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"Obama Effect" helps African tourism
Africa is the only continent to see a rise in tourism last year, up 5 percent when most other places felt the pinch. The UN World Tourism Organization revealed the figures this week and said Africa had "bucked the trend" of the worldwide travel recession. Part of the boom is attributed to the "Obama Effect", a new curiosity about Africa thanks to the U.S. having its first African-American president. Obama, seen here playing basketball in the African nation of Djibouti, has family in Kenya. The tourist board there says visitors are flocking in to learn more about where the president is from.
The other big factor is the World Cup, due to take place in South Africa this year. Not only will that bring a huge number of visitors to South Africa, but it helps put the entire continent on the map.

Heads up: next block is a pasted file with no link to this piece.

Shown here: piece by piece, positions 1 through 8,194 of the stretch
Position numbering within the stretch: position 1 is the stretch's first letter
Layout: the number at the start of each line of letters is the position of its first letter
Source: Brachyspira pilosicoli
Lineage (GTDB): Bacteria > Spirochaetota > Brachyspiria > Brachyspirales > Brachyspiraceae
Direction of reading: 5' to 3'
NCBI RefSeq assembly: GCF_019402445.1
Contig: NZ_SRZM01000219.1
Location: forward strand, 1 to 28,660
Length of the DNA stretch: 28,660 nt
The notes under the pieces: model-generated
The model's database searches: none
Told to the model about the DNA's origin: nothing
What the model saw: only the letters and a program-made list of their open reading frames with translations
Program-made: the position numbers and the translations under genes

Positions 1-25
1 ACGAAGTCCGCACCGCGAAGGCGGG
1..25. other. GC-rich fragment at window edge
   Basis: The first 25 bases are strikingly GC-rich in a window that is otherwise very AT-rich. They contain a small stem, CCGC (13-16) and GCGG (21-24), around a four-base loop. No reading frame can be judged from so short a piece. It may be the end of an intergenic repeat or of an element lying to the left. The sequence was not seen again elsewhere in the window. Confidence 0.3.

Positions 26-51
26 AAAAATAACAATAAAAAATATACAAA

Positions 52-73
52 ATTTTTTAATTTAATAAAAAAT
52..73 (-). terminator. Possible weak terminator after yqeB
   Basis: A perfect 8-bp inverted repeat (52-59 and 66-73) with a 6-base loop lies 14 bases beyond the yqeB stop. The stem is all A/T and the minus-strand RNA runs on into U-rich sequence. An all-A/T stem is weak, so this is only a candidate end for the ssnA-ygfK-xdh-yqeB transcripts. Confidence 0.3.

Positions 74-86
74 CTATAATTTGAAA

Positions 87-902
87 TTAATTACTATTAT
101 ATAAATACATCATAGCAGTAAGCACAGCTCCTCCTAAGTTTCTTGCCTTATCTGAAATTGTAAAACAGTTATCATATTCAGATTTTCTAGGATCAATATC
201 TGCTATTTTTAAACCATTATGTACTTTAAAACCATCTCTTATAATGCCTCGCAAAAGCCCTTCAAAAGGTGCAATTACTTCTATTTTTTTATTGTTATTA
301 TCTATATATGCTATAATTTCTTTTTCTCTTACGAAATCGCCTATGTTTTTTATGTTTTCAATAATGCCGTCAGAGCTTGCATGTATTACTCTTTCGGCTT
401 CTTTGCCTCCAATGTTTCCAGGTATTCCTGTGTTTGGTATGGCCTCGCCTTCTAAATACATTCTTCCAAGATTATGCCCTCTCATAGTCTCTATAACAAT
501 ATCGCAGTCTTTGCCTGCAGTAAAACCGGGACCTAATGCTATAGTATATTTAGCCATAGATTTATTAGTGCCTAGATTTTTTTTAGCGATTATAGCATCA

Not all countries are doing well. The Gambia has been hit hard, with the usual crowd of beach-loving Europeans tanning closer to home. Meanwhile, Chad and Niger are struggling to expand their tiny tourism industries by protecting and promoting their wildlife. The overall picture, however, looks rosy.
Will this be the decade Africa comes into its own as a tourist destination? There's no shortage of natural wonders, ancient civilizations, and interesting cultures to explore. Our very own Stephen Greenwood is having an incredible time in Madagascar right now, a friend of mine is crossing the entire continent on a motorcycle, and later next month I'll be sending dispatches from Ethiopia.
Have you been in Africa? Tell us about it in the comments section!